In this case, Jernigan and Nelson were convicted of violating 18 U.S.C. § 922(g), an offense that entails three distinct elements: (1) that the defendant was a convicted felon; (2) that the defendant was in knowing possession of a firearm; and (3) that the firearm was in or affecting interstate commerce. See United States v. Deleveaux, 205 F.3d 1292, 1296-97 (11th Cir.2000) (citing United States v. Billue, 994 F.2d 1562, 1565 n. 2 (11th Cir.1993)). Although neither appellant contests the sufficiency of the evidence against him with respect to the first or third prong of this test, both claim that the government failed to present evidence that could convince a reasonable factfinder that he knowingly possessed the gun found in the cab of Jernigan's tow truck.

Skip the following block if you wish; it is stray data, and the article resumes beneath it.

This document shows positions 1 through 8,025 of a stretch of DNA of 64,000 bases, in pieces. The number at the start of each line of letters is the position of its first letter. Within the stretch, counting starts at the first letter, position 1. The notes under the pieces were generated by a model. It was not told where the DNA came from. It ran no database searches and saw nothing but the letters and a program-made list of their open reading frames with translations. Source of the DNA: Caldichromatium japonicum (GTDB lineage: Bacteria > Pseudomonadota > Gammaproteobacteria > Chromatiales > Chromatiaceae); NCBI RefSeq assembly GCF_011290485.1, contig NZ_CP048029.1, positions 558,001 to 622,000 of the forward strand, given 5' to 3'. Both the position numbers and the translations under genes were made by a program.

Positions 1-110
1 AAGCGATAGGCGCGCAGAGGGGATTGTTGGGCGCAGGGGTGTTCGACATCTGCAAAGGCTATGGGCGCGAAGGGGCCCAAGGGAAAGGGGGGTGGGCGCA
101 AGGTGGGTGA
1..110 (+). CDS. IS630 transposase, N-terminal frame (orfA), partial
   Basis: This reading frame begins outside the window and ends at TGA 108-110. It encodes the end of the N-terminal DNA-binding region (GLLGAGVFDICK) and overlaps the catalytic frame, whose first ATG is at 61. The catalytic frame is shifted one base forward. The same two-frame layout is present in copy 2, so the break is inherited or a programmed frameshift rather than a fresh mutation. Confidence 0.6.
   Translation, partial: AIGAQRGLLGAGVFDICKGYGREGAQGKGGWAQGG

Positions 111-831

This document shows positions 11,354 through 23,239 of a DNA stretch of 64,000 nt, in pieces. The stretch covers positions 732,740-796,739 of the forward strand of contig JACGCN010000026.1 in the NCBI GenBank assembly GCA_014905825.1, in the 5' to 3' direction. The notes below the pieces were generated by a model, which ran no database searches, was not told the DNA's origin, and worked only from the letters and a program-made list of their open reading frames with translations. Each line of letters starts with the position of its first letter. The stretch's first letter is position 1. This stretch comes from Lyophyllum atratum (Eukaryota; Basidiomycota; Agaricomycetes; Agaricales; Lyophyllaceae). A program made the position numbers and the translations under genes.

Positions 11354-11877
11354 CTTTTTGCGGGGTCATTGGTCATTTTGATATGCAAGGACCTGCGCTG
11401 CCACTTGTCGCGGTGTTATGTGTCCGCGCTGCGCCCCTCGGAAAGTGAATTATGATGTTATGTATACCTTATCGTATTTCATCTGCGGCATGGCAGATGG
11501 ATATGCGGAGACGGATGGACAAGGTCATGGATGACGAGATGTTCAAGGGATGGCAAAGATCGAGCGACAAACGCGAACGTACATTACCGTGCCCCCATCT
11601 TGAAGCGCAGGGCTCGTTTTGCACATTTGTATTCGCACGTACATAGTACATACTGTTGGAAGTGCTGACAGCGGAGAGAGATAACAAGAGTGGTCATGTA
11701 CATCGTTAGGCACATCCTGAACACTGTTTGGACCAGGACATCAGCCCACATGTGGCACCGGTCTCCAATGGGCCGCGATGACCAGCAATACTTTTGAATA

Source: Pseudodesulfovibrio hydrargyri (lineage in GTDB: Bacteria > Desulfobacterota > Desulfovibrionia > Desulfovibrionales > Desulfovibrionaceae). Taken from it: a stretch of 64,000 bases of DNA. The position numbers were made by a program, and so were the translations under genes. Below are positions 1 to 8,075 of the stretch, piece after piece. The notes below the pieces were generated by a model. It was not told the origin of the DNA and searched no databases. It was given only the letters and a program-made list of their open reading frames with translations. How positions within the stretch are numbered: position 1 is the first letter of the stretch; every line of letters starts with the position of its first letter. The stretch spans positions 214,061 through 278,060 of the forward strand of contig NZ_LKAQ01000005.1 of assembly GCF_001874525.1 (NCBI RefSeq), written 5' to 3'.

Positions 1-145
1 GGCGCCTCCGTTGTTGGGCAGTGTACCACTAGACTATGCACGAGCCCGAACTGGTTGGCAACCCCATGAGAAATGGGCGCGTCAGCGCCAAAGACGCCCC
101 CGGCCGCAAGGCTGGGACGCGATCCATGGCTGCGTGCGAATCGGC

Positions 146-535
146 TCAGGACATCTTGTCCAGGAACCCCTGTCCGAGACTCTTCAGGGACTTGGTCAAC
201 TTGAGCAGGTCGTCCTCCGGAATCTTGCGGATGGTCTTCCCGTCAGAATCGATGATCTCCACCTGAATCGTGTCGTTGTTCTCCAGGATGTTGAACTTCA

We disagree. Simply stated, there was ample evidence on which a reasonable jury could have based a conclusion that Jernigan and Nelson knowingly possessed the weapon found in the cab of Jernigan's truck. As for Jernigan, the government established that he was the owner and operator of the vehicle in which the gun was found and that the pistol was hidden immediately next to the driver's “area” of the truck's bench seat. Moreover, a reasonable juror could have afforded credence to Nelson's out-of-court statements implicating Jernigan. It would have been equally reasonable to infer from the fact that Jernigan initially gave the arresting officers a false name that he was attempting to conceal his identity as a felon to avoid a prosecution for being a felon in possession of a firearm, and that this effort evidences a consciousness that Jernigan in fact possessed the gun found in his truck. Additionally, we have often noted the difficulty faced in establishing a defendant's state of mind. See, e.g., United States v. Manoocher Nostari-Shamloo, 255 F.3d 1290, 1292 (11th Cir.) (“A defendant's intent is often difficult to prove and often must be inferred from circumstantial evidence.”), cert. denied 534 U.S. 1030, 122 S.Ct. 566, 151 L.Ed.2d 440 (2001); United States v. Pollock, 926 F.2d 1044, 1048 (11th Cir.1991) (“We previously have noted the special difficulty of proving intent in conspiracy cases.”). Here, the jury could have inferred from all the circumstances surrounding the initial stop, coupled with the fact that Jernigan previously and subsequently had committed acts requiring the same state of mind-i.e., those that resulted in his June 19, 1997 conviction for being a felon in possession of a firearm and his possession of weapons at the time of his February 11, 2000 arrest,5 just shortly after he was indicted in this case for being a felon in possession of a firearm-that Jernigan knowingly possessed the gun found in his truck.